Stuck on the Escalator


I was recently at a funeral home strategy/training meeting and the Broken Escalator video above was presented as a primer for discussion.  This is a fantastic and thought provoking example for us in the funeral industry.  The NFDA just posted estimations that cremation will eclipse burial this year (see: Rates of Cremation and Burial) and consumers are as scattered in their views about death/disposition as cremated remains in a hurricane.

Yet, the majority of funeral service providers are “stuck on the escalator.”  Here are some examples:

  • “It’s not a problem in our community.”
  • “My families don’t/won’t blah, blah, blah.”
  • “We have been through this before.”
  • “We’ve always done it this way.”
  • “Training?”

The “stuck on the elevator” syndrome is also an epidemic in the funeral supplier world:

  • Repackage the same offerings.
  • Same casket, different color.
  • Discount and rebate games.
  • “Our research shows.”

Jessica A. Smith recently published a great post  I Want A Direct Cremation, Please on the OGR blog offering common sense approaches to assist consumers with cremation choices.   The pundits and talking heads (see Talking Heads; What We Allow Will Continue) continue to lead the blind sheep over the cliff with their “charge more and show more value.”  I guess my question is; why are there so many funeral providers stuck on the escalator?  Thoughts and comments?  From the desk of The Funeral Commander, Cheers Y’all! #thefuneralcommander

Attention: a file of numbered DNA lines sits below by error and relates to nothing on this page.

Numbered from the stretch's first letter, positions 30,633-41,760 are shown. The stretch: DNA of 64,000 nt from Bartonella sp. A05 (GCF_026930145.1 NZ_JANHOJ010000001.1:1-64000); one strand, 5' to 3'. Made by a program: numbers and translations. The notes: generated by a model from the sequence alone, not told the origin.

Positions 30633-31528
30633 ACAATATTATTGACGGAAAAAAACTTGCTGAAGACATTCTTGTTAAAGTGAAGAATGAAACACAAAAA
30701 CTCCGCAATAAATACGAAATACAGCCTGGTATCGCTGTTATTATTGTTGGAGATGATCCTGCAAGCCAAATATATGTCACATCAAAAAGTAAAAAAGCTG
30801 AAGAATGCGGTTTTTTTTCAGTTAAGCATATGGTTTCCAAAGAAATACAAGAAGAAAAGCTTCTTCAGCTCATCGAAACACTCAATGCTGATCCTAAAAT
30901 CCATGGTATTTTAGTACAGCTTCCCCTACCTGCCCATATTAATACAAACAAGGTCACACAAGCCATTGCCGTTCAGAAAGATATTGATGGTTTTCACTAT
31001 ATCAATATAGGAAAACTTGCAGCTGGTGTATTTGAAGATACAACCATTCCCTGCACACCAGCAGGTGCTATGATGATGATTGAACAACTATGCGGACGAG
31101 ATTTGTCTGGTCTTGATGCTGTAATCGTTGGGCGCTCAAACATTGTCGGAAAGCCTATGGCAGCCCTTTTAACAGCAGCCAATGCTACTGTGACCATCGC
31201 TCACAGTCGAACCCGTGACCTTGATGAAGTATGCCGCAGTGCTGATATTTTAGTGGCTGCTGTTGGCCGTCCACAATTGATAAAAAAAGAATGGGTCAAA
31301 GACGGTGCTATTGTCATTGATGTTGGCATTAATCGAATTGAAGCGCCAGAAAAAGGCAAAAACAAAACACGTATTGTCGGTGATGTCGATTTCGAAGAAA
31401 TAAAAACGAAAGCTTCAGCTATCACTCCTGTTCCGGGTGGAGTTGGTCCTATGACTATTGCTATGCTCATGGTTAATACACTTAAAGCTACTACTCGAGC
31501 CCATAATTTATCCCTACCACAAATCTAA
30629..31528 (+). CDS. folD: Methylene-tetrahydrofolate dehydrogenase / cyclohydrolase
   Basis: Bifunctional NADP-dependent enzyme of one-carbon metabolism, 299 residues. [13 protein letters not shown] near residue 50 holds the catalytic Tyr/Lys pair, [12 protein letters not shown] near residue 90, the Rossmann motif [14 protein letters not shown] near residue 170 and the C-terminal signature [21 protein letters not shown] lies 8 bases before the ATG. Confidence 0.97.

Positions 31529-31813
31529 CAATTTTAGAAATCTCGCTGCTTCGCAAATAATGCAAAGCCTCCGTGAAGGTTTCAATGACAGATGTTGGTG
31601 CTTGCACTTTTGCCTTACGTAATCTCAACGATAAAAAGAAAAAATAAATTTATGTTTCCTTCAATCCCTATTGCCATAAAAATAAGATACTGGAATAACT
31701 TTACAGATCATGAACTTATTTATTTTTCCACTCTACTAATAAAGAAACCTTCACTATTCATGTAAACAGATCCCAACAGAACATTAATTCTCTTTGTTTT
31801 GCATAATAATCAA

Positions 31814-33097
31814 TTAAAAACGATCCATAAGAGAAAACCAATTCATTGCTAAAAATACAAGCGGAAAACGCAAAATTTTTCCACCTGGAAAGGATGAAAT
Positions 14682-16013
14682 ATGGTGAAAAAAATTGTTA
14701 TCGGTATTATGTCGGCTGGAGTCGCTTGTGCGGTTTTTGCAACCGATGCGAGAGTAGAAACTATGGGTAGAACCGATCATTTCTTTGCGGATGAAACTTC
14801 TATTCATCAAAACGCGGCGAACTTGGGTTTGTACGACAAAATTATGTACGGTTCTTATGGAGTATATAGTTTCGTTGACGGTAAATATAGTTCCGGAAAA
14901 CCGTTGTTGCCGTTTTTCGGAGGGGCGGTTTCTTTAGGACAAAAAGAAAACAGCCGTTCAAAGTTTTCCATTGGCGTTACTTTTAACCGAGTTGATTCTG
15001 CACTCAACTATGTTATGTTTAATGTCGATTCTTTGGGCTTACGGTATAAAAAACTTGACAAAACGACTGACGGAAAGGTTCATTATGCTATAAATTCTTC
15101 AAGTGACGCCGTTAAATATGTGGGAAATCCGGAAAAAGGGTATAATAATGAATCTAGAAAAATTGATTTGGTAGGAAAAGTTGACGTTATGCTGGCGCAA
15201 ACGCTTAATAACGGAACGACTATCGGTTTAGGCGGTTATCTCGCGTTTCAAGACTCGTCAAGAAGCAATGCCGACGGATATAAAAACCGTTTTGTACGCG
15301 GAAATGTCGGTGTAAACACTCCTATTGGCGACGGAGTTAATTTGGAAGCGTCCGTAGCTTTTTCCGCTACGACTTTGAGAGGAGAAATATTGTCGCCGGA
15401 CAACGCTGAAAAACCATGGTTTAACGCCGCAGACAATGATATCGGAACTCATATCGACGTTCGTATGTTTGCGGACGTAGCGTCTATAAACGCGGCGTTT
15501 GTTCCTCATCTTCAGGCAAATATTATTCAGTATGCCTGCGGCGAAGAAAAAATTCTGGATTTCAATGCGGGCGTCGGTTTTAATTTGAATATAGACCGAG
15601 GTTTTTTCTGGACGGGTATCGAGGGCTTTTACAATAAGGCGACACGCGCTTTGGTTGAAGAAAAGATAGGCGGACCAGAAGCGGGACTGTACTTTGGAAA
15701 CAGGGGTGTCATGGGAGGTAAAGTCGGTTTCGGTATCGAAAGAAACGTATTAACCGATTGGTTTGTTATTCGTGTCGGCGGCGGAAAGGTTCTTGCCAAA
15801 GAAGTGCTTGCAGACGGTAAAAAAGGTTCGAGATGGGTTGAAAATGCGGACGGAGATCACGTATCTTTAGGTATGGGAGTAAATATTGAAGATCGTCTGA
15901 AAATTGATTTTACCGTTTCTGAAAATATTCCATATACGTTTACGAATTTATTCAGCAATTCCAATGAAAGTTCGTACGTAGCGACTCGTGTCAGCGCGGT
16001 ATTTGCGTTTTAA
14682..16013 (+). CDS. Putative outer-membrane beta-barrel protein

1. Howard Beckham said:

    So many people want the market to adjust to them instead of adjusting to the markets wants, needs and expectations.


  2. I read Jessica’s post. It’s ok. But she has fallen into the same trap that all of funeral service has done. She is using language that only funeral people use and trying to tell us that we have to force people to talk like we do to really understand the “reverence” of death. It’s a bunch of hooey. No one but funeral service people have ever used the word “commemorate” or “memorialization” or “cremated remains” or “Healing Experience”. Imagine yourself as the greeter at Walmart and talk to the people that are walking past you in the language that they use. When you use fake, big words it only serves to alienate you from the people you are trying to serve. Kool and the Gang did not write the song “commemorate good times, come on” and Prince did not write “i’m going to memorialize like it’s 1999”. Use the language that relates to the customer. It’s ok to use “party”, and “Ashes” and “Celebrate” and remember.


  3. Jeff Harbeson said:

    Dale, you are right on point! We often create our own problems…being authentic and ourselves in my humble opinion is the secret sauce.


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